Great Article from our friends at The Washington Post

Steady As He Goes
Country Star Rodney Atkins's Past Aids His Present Success

By J. Freedom du Lac
Washington
Tuesday, March 31, 2009

Rodney Atkins has been accumulating fans at a fairly dizzying clip since 2006, when he began a remarkable run of four consecutive No. 1 singles on Billboard's Hot Country chart.

But there was one notable person who was slow to jump aboard the country singer's rapidly filling bandwagon: His own birth mother, who had no idea that the son she gave up for adoption as an infant was a Nashville star until she met him last year "She said: 'You play music?' " Atkins recalls backstage at the 9:30 club before a recent concert. "I told her that yeah, I'd even been out on tour with Brad Paisley and Brooks and Dunn -- and she had no idea who they were. But she knew who Alan Jackson was, because he had done a gospel album. It was cute."

Atkins doesn't sing directly about his experiences as an adopted child on "It's America," the follow-up to his 2006 breakthrough, "If You're Going Through Hell." But the mostly up-tempo new album (in stores today) closes with the meditative ballad "The River Just Knows," which is about healing, coming home and forgiveness -- themes Atkins says apply to his "spiritual journey" over the past two years, as he's served as celebrity spokesman for the National Council for Adoption.

The role called for Atkins to talk early and often about the benefits of adoption, and it eventually prompted him to pursue the meeting with his mother, nearly 40 years after he'd been sent to the Holston children's home in Greeneville, Tenn. (He was adopted by three families as an infant; the first two returned him because he was sickly.)

"Talking about adoption so much got me thinking and wondering a whole lot about what makes you who you are," Atkins says. "And there was the other side of people coming up with bags of hair, saying they're my brother and wanting me to run some sort of genetic scan to determine if they were. I wound up deciding to meet my birth mom because it was getting out of control. I wanted to keep promoting the adoption thing, but people kept hitting me with the 'I'm-your-kin' thing. I wanted to put that to rest.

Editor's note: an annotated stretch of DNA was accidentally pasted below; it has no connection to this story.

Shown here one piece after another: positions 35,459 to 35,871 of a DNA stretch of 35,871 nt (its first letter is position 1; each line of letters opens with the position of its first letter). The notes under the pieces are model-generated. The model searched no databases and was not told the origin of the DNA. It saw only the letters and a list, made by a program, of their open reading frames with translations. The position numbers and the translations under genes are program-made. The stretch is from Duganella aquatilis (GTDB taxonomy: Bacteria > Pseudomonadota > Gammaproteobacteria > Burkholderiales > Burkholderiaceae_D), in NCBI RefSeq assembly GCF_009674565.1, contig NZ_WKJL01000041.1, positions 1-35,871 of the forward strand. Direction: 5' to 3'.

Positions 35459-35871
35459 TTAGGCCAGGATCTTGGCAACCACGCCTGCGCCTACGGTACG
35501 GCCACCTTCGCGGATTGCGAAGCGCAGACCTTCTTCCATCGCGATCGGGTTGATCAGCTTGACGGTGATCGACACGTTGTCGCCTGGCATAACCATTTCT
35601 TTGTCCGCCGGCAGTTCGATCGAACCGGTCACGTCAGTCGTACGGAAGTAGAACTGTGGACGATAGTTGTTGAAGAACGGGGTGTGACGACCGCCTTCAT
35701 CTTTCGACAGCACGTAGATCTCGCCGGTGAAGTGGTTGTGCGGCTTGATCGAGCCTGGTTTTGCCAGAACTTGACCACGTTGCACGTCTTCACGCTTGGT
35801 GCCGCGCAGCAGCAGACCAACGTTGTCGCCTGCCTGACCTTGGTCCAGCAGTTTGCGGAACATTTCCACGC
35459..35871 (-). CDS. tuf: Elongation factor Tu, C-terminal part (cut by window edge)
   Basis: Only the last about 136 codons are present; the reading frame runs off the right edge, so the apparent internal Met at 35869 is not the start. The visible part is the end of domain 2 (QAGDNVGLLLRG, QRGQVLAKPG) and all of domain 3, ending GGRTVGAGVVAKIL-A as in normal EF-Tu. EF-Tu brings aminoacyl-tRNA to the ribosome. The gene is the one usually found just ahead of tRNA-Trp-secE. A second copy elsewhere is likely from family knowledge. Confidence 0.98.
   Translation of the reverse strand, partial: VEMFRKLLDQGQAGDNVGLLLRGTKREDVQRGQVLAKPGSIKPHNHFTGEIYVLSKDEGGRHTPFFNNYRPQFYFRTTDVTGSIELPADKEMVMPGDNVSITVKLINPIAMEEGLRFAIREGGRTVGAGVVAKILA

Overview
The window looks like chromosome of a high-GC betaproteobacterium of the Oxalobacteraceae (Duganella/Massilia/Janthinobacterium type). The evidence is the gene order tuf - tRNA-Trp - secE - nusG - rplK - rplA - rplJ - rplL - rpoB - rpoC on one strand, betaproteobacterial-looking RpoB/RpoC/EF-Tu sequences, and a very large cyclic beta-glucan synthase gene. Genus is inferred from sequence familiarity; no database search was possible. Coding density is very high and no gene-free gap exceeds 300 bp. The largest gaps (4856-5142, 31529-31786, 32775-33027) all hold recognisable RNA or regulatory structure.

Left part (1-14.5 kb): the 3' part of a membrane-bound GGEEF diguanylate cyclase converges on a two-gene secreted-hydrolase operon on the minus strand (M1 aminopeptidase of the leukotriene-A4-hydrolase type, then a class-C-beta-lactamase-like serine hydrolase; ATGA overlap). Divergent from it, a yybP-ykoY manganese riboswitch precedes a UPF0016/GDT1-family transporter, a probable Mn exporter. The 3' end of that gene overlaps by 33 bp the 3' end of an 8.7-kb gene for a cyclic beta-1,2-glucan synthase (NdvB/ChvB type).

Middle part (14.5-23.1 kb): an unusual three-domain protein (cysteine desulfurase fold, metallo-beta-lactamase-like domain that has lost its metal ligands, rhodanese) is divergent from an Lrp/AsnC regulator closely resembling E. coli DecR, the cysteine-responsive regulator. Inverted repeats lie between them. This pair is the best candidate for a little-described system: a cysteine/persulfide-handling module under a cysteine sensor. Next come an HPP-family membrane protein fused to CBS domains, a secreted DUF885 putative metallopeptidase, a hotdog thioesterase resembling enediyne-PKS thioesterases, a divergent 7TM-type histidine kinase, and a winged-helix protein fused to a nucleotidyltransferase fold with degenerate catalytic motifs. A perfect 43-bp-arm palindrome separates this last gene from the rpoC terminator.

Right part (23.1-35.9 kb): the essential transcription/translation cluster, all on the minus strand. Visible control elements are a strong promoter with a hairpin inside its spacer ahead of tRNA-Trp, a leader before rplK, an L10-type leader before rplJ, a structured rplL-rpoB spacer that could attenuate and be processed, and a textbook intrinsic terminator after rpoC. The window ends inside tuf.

"I have the best parents in the world -- they're wonderful, amazing folks. But I'm glad I met her. Because after I did, I realized she'd been carrying that with her for a long, long time, not knowing what happened to me. She did the best that she could and made a choice and here I am. And that's about as far as I'll go with it. It's a very personal thing."

Atkins is folded into a dressing-room chair that can't quite fit his long, lanky frame. He looks as if he's come to the club straight from the photo shoot for the cover of "It's America," wearing essentially the same outfit as on the new album: black leather jacket, black shirt with stars silk-screened across the front, tattered brown baseball cap with the bill rolled just so. The patch on his hat reads: "I Love Animals. They Taste Great!" It's a joke, he insists: "I'm not that crazy hunter guy. I enjoy being in the woods and being outside and going fishing. But that's just being funny."

He doesn't laugh, though. His eyes are flinty. His mouth is stuck somewhere between a scowl and a smile, though it's more the latter. And why not?

After flailing around for years, trying new sounds (he experimented with singing like Roy Orbison) and styles (big cowboy hat, leather pants), he's finally found a formula that works: a fairly simple and direct just-folks approach that calls for Atkins to wear ball caps and jeans while singing songs that tend to be a catchy combination of wide-reaching observations (usually about women or Middle America) and good ol' Southern swagger -- as with "These Are My People," an unapologetic celebration of country folk that became a No. 1 hit.